Prostate cancer develops in men when the cells of the prostate grow out of control, instead of the normal growing and dying process that occurs in healthy cells. The prostate gland is located below the bladder, near the rectum and surrounding the urethra. This gland is responsible for the production of a fluid that mixes with sperm and is expelled during ejaculation in the form of semen. Therefore, when men suffer from prostate cancer, both their reproductive and urinary systems are affected.
Prostate cancer patients often experience symptoms like a need to urinate frequently, especially at night; difficulty starting urination or holding back urine; weak or interrupted flow of urine; painful or burning urination; difficulty in having an erection; painful ejaculation; blood in the urine or semen; or frequent pain or stiffness in the lower back, hips, or upper thighs.
Often, however, men notice these symptoms only when the disease is in an advanced state, which makes diagnosis more difficult. Preventing prostate cancer is not easy, but there are recommendations that can decrease the risk.
Thoughts on Prostate Cancer Prevention
Much progress has been made in recent years, with genetic and environmental risk factors identified, but the Prostate Cancer Foundation notes that the evidence is still too slim for absolute recommendations.
Many studies have been conducted over the years to understand prostate cancer and, ideally, find a way to prevent it. Unfortunately, that has not yet happened.
The largest trial was the Prostate Cancer Prevention Trial, which included 18,000 men who were followed for more than a decade. This study revealed that the substances usually used in the treatment of benign prostatic hyperplasia (BPH) — finasteride and dutasteride — affect the probability of later developing prostate cancer. “This study showed that finasteride therapy reduced the risk that a man would be diagnosed with prostate cancer by 25 percent,” according to the foundation.
“The study did find a slightly higher rate of aggressive prostate cancers in men who took finasteride, which other studies have suggested may be due to artifact or greater ability to find more aggressive cancers due to a smaller gland size (i.e., a biopsy needle can more easily hit a cancer in a smaller gland than a larger gland),” the Prostate Cancer Foundation says.
Other methods known to decrease the risk of developing prostate cancer or reduce the progression of the disease are diet and lifestyle modifications.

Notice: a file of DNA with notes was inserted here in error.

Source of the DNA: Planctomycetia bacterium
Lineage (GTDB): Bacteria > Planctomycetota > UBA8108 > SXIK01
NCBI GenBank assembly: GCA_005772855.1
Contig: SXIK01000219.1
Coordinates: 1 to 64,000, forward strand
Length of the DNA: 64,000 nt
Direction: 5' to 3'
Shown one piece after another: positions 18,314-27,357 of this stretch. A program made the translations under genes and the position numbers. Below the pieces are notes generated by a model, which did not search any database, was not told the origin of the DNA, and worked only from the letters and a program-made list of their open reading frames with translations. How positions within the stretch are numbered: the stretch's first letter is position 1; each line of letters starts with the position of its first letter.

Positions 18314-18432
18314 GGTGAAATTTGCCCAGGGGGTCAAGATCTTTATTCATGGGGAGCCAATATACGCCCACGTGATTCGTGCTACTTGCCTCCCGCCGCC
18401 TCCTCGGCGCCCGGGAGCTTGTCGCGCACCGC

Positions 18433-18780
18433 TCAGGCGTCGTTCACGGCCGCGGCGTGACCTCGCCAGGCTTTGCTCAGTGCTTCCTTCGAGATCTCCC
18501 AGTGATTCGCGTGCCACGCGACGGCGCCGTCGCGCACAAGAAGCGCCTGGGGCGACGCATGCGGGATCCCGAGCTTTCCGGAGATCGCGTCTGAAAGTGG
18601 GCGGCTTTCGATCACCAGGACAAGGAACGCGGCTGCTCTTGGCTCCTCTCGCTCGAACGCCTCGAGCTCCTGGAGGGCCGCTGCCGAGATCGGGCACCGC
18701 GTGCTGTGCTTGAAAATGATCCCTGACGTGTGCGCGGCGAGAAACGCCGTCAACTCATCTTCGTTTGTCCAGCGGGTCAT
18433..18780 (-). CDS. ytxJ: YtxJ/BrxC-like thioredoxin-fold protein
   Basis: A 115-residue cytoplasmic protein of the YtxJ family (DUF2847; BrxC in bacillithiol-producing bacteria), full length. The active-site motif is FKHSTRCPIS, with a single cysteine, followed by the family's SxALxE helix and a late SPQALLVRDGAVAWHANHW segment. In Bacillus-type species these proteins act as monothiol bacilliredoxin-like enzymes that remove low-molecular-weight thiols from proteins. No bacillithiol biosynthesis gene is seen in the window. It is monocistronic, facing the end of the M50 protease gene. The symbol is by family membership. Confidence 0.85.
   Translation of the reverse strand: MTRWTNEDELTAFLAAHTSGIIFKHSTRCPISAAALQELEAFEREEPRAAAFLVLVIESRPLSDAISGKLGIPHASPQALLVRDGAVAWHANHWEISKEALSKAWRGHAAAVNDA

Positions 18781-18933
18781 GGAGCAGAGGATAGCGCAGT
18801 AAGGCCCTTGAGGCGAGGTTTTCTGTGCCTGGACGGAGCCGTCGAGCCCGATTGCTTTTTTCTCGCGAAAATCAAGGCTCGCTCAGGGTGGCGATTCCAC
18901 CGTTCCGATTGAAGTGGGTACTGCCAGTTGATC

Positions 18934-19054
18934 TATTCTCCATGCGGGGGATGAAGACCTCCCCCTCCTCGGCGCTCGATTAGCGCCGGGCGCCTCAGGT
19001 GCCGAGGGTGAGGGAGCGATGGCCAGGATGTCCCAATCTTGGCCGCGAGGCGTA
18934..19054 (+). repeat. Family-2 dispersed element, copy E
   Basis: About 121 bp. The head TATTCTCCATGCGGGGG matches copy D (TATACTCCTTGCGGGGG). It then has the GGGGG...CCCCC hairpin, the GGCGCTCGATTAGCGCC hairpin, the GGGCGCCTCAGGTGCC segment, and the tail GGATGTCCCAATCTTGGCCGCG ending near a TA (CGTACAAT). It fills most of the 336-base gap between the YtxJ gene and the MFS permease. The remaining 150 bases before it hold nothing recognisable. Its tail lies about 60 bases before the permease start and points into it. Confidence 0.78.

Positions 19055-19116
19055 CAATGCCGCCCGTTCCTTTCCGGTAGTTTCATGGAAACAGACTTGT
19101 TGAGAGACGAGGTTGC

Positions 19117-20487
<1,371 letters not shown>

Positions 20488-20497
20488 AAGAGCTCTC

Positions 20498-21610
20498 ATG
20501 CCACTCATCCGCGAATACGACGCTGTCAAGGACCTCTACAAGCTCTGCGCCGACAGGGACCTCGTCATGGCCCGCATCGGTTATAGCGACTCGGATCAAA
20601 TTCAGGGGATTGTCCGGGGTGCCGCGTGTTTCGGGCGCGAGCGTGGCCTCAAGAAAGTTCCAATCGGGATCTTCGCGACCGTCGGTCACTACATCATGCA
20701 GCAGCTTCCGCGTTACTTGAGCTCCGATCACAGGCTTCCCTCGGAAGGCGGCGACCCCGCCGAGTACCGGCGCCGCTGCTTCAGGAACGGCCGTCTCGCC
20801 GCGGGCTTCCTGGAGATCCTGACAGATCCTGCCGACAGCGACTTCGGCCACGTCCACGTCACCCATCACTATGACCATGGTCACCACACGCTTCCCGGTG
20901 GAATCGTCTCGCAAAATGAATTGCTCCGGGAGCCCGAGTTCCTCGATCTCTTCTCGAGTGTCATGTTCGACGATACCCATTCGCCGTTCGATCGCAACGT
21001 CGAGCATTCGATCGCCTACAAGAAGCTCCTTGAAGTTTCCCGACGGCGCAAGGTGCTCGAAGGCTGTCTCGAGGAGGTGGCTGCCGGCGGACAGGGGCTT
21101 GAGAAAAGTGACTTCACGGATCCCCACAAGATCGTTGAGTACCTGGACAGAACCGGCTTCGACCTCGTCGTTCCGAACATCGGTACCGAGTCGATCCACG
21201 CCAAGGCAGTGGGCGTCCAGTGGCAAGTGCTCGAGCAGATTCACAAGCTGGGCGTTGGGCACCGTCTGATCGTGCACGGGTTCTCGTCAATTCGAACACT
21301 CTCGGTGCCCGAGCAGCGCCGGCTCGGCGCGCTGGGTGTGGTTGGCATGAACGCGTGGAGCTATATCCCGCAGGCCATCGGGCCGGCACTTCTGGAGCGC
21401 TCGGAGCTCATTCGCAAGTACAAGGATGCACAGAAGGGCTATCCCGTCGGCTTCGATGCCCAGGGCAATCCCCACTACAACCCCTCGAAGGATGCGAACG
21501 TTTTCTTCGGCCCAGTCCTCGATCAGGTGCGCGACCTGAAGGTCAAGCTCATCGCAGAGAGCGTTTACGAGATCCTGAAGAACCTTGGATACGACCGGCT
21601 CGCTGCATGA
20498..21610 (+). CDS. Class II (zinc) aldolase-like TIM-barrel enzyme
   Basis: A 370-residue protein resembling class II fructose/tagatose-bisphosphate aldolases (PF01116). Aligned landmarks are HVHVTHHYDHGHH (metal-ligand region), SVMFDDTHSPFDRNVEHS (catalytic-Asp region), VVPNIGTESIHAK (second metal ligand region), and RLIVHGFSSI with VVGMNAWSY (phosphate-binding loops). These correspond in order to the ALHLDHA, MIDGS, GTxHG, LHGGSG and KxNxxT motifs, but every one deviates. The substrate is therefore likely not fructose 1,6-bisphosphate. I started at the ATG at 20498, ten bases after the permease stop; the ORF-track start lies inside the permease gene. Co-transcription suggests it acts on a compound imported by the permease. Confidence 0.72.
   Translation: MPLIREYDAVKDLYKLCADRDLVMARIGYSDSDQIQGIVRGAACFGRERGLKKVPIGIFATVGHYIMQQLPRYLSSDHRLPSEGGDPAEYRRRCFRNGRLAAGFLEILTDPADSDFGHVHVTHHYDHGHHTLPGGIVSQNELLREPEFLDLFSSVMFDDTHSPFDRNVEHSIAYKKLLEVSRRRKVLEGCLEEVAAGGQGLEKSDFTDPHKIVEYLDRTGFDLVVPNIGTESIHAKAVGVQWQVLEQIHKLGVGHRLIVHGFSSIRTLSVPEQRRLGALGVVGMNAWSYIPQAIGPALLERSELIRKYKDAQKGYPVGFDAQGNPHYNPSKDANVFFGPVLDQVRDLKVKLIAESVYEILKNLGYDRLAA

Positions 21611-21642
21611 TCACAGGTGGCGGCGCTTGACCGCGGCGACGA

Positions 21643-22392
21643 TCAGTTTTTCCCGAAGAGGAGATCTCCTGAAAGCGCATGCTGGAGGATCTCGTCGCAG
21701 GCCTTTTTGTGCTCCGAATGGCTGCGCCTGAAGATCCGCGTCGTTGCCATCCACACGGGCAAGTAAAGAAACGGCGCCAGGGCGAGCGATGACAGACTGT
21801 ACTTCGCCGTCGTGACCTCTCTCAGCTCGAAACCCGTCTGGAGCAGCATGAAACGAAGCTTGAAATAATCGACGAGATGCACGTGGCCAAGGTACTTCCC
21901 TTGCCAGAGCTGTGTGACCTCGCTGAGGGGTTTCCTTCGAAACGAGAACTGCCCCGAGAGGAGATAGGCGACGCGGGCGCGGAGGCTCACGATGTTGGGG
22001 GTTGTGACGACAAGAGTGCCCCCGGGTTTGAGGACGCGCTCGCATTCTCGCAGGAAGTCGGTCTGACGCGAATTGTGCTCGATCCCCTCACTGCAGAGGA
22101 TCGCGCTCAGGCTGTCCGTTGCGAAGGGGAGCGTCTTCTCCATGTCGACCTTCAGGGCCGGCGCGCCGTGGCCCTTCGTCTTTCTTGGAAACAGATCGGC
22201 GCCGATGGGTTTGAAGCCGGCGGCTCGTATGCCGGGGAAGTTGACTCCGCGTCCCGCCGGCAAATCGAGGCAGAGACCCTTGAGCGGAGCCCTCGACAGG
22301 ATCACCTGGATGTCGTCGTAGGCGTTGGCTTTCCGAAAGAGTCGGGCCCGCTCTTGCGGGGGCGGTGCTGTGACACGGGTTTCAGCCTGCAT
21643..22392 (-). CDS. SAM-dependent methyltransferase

Recommendations to Prevent Prostate Cancer
Given these considerations, the Prostate Cancer Foundation issued a series of 10 recommendations on prostate cancer prevention. These are based on risk factors identified by researchers, which include age, race, family history, geography, and diet.
The recommendations for prostate cancer prevention start with eating fewer calories or exercising more to maintain a healthy weight, as well as eating a minimum amount of fat through red meat and dairy products. The foundation also recommends men pay more attention to calcium intake and not take supplemental doses above the recommended daily allowance of 1,500 mg.
Eating more fish can increase the omega-3 “good fats” that protect against prostate cancer. “Try to incorporate tomatoes that are cooked with olive oil, which has also been shown to be beneficial, and cruciferous vegetables (like broccoli and cauliflower) into many of your weekly meals. Soy and green tea are also potential dietary components that may be helpful,” says the Prostate Cancer Foundation.
Also, avoid smoking and drink alcohol in moderation. The foundation recommends that men seek medical treatment for stress, high blood pressure, high cholesterol, and depression.
Researchers advise men to avoid over-supplementing with megavitamins. “Relax and enjoy life. Reducing stress in the workplace and home will improve your survivorship and lead to a longer, happier life,” the foundation says on its website.
“Finally, eating all of the broccoli in the world does not take away your risk of having prostate cancer right now. If you are age 50 or over, if you are age 40 or over and African-American or have a family history of prostate cancer, you need more than a good diet can guarantee. You should consider a yearly rectal examination and PSA test, and you should discuss the risks and benefits of these screening procedures with your doctor,” the foundation states.
Note: Prostate Cancer News Today is strictly a news and information website about the disease. It does not provide medical advice, diagnosis, or treatment. This content is not intended to be a substitute for professional medical advice, diagnosis, or treatment. Always seek the advice of your physician or other qualified health provider with any questions you may have regarding a medical condition. Never disregard professional medical advice or delay in seeking it because of something you have read on this website.